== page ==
I recently provided tips to a group of women entrepreneurs on how a company can stretch its marketing budget. I started out by saying that the first and most important questions I ask prospective clients are “Who is your target audience?” and “Can you please be as specific as possible?”
In response, the client often gives a generic answer that basically says they want everyone to be their customer. They want their brand to appeal to all people and for everyone to love their company.
The reality is that your company can’t be all things to all people. When you try to make a marketing campaign that appeals to everyone, you end up with a watered-down message that’s ineffective. And, you end up competing against so many other companies for that huge slice of pie that you have no chance of standing out.
You need to narrow down your target audience to a very specific type of person to create more targeted marketing messages that truly speak to their needs and have a stronger emotional appeal. It’s all about choosing your slice of the pie as carefully as possible.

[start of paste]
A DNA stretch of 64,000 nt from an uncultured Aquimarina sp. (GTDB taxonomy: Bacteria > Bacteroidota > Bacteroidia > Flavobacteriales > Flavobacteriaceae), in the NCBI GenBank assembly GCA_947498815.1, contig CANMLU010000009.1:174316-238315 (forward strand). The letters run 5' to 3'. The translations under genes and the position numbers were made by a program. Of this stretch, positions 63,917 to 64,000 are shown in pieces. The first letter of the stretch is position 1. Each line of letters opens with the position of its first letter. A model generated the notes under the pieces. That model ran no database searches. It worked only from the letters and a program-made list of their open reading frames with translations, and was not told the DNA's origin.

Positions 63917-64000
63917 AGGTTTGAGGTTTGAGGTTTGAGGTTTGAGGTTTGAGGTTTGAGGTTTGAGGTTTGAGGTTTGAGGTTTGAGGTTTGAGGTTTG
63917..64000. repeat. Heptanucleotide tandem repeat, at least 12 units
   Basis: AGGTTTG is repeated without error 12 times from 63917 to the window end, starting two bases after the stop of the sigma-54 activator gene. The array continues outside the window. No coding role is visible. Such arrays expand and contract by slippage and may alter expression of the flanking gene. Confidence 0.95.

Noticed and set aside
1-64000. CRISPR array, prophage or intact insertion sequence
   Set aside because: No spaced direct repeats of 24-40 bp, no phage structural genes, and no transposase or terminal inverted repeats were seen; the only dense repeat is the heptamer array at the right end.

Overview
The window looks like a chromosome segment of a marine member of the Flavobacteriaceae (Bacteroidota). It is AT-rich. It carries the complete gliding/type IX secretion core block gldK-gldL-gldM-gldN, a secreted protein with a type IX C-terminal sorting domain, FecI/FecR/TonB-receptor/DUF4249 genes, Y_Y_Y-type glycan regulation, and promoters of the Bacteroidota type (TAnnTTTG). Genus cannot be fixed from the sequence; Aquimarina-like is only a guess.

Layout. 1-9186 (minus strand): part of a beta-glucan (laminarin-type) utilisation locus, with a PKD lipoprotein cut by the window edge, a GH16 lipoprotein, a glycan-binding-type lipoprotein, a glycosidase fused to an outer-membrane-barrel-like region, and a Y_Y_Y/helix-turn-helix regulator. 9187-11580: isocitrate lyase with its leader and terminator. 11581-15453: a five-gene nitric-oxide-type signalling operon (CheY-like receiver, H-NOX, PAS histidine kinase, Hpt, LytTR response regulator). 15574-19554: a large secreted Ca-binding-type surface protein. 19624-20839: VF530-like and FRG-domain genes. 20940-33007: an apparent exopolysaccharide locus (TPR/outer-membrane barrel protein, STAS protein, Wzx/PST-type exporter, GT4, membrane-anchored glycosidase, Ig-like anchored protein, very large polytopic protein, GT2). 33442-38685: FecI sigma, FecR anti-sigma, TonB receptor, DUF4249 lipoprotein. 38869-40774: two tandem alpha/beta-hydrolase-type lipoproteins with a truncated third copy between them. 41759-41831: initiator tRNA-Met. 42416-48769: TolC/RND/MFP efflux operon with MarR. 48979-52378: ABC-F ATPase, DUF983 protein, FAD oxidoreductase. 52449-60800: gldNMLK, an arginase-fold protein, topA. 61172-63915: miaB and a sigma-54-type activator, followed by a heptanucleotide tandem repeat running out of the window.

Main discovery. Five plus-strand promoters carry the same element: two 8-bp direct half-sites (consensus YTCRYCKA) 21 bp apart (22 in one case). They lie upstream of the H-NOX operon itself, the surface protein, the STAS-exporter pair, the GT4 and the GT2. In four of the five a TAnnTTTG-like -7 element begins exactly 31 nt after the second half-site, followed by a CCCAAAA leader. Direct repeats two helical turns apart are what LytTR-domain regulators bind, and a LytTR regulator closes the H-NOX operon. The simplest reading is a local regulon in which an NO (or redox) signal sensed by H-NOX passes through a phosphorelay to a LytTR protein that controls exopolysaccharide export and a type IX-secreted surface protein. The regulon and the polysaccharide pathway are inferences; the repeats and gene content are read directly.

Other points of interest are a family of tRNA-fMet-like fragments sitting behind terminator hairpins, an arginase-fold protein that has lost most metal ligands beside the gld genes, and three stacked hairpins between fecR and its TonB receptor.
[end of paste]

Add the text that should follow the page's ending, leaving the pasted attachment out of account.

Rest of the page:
How can you identify your ideal client?
1. Make a list of the characteristics of your best clients. For example, they love your products and services, refer business your way and remain fiercely loyal. Identify shared characteristics so you can find more.
2. Describe the demographic. What are the age, gender, income, location and general background of your typical customers? The better you know the demographic, the more effectively you can target them.
3. Determine the problem. What is the biggest problem your product or service solves for your target audience? What is their pain point?
4. Understand their values. What’s most important to your target audience? What do they look for when buying your products or services? What do they value?
5. What is your unique selling proposition? This means what makes you more unique, more valuable and more visible in the market. You have to be unique and fill a special niche to be successful.
One of the biggest mistakes small businesses make is not being unique and not positioning themselves as the best choice. You must cut through the clutter and enable your unique selling proposition to drive your business to success.